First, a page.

Fair testing vs. must testing in a fair setting

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1 Fair testing vs. must testing in a fair setting Tom Hirschowitz and Damien Pous Amsterdam, Novembre 2010 Laboratoire de Mathématiques Université de Savoie UMR 5127 Tom Hirschowitz and Damien Pous Fair testing vs. must testing in a fair setting 1/38

2 Goal Reconcile, in the particular case of Milner s CCS, Joyal, Nielsen, and Winskel s 1993 (JNW) approach to concurrency theory, with the interactive approach to behavioural equivalences: testing semantics in process algebra (Hennessy and De Nicola, Beffara), Krivine realisability, game semantics (Hyland and Ong, Abramsky et al.), Girard s ludics. Tom Hirschowitz and Damien Pous Fair testing vs. must testing in a fair setting 2/38

3 Review of JNW Category P of (non-empty) paths, i.e.: objects: non-empty words over an alphabet A; morphisms: prefix extensions, e.g., abc abcd. Presheaves P, i.e., functors P op Set. Presheaves are like trees. Examples ab + ac and a(b + c). Natural transformations are like functional simulations. Example. Tom Hirschowitz and Damien Pous Fair testing vs. must testing in a fair setting 3/38

4 Positions Let C be:... n... p... n p 1 Positions are presheaves on C. Positions form a category B. Tom Hirschowitz and Damien Pous Fair testing vs. must testing in a fair setting 4/38

5 Example F ( ) = {a, b}, F (1) = {X 1, X 3 }, F (2) = {X 2 }, F ( 0 1)(X 1 ) = a, Notation: X 1 0 = a. X 2 0 = a, X 2 1 = b, X 3 0 = b. X 1 X 2 X a b The category of elements F. Tom Hirschowitz and Damien Pous Fair testing vs. must testing in a fair setting 5/38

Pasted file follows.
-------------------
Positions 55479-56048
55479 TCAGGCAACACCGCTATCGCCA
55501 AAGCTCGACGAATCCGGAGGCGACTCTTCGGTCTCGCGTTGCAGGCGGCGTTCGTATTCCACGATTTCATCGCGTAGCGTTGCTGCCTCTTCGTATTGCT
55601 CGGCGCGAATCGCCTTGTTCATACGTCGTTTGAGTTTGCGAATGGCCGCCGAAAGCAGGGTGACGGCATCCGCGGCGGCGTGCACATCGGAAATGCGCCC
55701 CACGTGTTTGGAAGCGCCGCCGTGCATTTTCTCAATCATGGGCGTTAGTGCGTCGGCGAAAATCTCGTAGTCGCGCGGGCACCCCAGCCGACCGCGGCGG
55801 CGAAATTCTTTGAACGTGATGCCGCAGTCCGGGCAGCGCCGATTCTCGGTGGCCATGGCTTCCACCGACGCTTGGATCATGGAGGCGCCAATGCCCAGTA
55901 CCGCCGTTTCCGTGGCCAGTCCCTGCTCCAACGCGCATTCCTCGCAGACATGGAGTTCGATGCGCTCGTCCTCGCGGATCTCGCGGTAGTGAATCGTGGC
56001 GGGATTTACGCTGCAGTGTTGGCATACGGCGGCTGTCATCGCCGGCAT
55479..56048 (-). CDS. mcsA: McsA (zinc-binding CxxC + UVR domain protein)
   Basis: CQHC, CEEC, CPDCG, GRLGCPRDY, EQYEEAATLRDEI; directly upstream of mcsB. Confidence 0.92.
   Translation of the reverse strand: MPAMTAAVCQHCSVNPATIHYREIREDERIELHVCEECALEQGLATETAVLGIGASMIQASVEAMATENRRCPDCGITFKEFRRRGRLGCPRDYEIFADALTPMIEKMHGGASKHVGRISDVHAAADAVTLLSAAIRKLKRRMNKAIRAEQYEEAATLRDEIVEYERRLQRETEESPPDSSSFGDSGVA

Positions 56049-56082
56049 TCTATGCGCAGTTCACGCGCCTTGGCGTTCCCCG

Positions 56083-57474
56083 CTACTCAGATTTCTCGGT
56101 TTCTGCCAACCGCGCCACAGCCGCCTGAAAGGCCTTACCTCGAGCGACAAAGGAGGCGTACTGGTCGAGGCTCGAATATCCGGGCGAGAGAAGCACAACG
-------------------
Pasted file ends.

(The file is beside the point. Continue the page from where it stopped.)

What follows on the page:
6 Moves from natural deduction, example: input a 1,..., a n P a 1,..., a n a i.p Add an object ι n,i to C: 0 s n ι n,i n 1 t and quotient by s j = t j for all j n. Tom Hirschowitz and Damien Pous Fair testing vs. must testing in a fair setting 6/38

7 Motivating the definition The category of elements of the representable ι 3,2 is the partially ordered set generated by t 0 t 1 t t 2 s 0 s 1. ι 3,2 s s 2 Output: do the same with ι + n,i. Tom Hirschowitz and Damien Pous Fair testing vs. must testing in a fair setting 7/38

8 Forking The category of elements of the representable π 3 is the partially ordered set generated by t 1 0 = t 2 0 t 1 1 = t 2 1 t 1 t 2 t 1 2 = t 2 0 π 3 s0 s1. s s2 Tom Hirschowitz and Damien Pous Fair testing vs. must testing in a fair setting 8/38

9 Name creation The category of elements of the representable ν 2 is the partially ordered set generated by t 0 t 1 t t 2 s 0 s 1. ν 2 s Tom Hirschowitz and Damien Pous Fair testing vs. must testing in a fair setting 9/38

10 Tick t0 s0 t1 s1. t 3 s t2 s2 Tom Hirschowitz and Damien Pous Fair testing vs. must testing in a fair setting 10/38

11 Synchronisation: the 4th dimension ρt0 ρt1 ρt ρt2 = ɛt1 ɛt ɛt0 ρ τ 3,2,2,1 ɛ ρs0 ρs1. ρs ρs2 = ɛs1 ɛs ɛs0 Tom Hirschowitz and Damien Pous Fair testing vs. must testing in a fair setting 11/38

12 Examples The two maximal executions of a b, which are actually equal. If a = b, one more execution. An execution of a µx.(x X ). Some wrong examples. Tom Hirschowitz and Damien Pous Fair testing vs. must testing in a fair setting 12/38

13 Restrictions and moves A restriction from X to Y is a cospan Y X id X. A move from X to Y is a cospan Y M X of presheaves obtained t s s from a cospan Y 0 M 0 X 0, with M 0 a representable of dim 2 or 3, by identifying some names. Tom Hirschowitz and Damien Pous Fair testing vs. must testing in a fair setting 13/38

14 Observations An observation is a presheaf U Ĉ isomorphic to a possibly denumerable composition of moves and restrictions in Cospan(Ĉ): X 0 X 1... X n X n+1 X n+2... M 0... M n M n+1... The base is the morphism X 0 U. U Tom Hirschowitz and Damien Pous Fair testing vs. must testing in a fair setting 14/38